Making Your Ruts Work for YOU
There is a Hindu proverb that compares the development of our character to the waves and sandbars on a lake. Wave after wave builds up and shapes the sandbars. Over time, however, the interaction between the waves and sandbars reverses. Slowly, imperceptibly, the sandbars themselves come to focus and direct the course of the waves.
Such is the way with you and me. Our patterns of thoughts and consistent choices build up sandbars in the lake of our character until future thoughts and choices are channeled by them. Previous patterns of dishonesty — the rationalizations used to protect your ego or self-concept — play a big role in channeling your actions and attitudes today.
We can defy those channels. It is possible to move those sandbars. Moving the sand around in the lake of your character is the hardest work you will ever do, but the result is character change, courage, and the power to be who you want to be.
Some of my fondest childhood memories include sledding down the snow-covered hills of northern Iowa. My equipment of choice was always the old-fashioned steel-runner sled. These sleds can be steered by warping the runners left or right with the front yoke, so it was always up to me to make the first run down a freshly snowed hill to create the path for the other sledders. Unlike the pilots of the round metal or molded-plastic disks or wooden toboggans, I could carve a path in the snow between obstacles. The vehicles that followed me tended to stay in the path I had created.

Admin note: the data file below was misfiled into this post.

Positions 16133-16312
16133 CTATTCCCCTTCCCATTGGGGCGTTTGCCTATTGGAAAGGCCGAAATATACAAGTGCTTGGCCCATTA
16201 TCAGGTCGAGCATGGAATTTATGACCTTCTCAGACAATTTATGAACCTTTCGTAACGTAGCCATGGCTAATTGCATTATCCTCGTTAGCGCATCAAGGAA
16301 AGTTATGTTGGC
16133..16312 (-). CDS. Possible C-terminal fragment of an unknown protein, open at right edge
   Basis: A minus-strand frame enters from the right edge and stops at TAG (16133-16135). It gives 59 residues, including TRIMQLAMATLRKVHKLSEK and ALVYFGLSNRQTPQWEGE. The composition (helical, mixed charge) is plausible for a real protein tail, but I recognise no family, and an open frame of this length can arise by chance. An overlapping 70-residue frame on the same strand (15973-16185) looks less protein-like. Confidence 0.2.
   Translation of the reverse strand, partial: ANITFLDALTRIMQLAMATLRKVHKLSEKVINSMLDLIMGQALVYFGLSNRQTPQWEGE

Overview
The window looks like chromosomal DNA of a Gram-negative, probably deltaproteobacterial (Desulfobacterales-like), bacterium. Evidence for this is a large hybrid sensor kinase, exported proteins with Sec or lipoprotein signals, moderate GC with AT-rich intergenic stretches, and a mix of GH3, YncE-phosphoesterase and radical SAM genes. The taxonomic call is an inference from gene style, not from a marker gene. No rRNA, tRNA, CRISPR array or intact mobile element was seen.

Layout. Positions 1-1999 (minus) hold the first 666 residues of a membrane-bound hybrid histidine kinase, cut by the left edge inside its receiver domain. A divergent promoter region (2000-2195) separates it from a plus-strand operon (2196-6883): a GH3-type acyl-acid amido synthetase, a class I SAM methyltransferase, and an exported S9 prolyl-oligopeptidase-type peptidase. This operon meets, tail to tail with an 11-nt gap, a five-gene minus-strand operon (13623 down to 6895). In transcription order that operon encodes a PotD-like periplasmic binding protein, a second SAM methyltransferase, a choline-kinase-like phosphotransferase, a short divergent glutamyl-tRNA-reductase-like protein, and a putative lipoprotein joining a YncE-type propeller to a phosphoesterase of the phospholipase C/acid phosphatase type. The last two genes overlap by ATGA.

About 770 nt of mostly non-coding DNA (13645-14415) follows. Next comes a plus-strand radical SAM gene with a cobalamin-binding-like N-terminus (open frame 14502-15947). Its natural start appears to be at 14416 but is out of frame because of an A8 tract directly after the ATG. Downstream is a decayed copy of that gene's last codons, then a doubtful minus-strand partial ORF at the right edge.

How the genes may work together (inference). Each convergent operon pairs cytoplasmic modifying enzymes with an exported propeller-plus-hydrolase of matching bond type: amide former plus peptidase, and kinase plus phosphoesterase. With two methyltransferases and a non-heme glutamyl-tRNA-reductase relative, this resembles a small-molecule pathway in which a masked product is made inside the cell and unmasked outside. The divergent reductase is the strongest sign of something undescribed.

The first run was the slowest of the day as forging a path in new snow robbed the sled of momentum. However, each subsequent run down the path was faster than the previous. The snow beneath us packed harder and the rut became deeper. Yes it was a rut, but it was a very fast rut and it avoided the trees!
Our brain is like a freshly snowed hill. The more it does something, the faster and better it does it. This is true whether it is a positive, helpful pattern or a negative one. Our brains establish quick, slick ruts to arrive at the destination we steer them to.
The good news is that — just like on a sledding hill — new brain paths can be established. However, it will take a lot of work. It requires a proactive and conscious effort to break out of old ruts of thinking, feeling, and living, but it can be done.
An acquaintance of mine, Andy Core, has written an excellent book called, “Change Your Day, Not Your Life.” He writes, “Resist the urge to change your whole life. Pick one change you desire for the day. Make it a realistic goal. And then pursue it and tackle it until you hold it down.”
Good advice, indeed!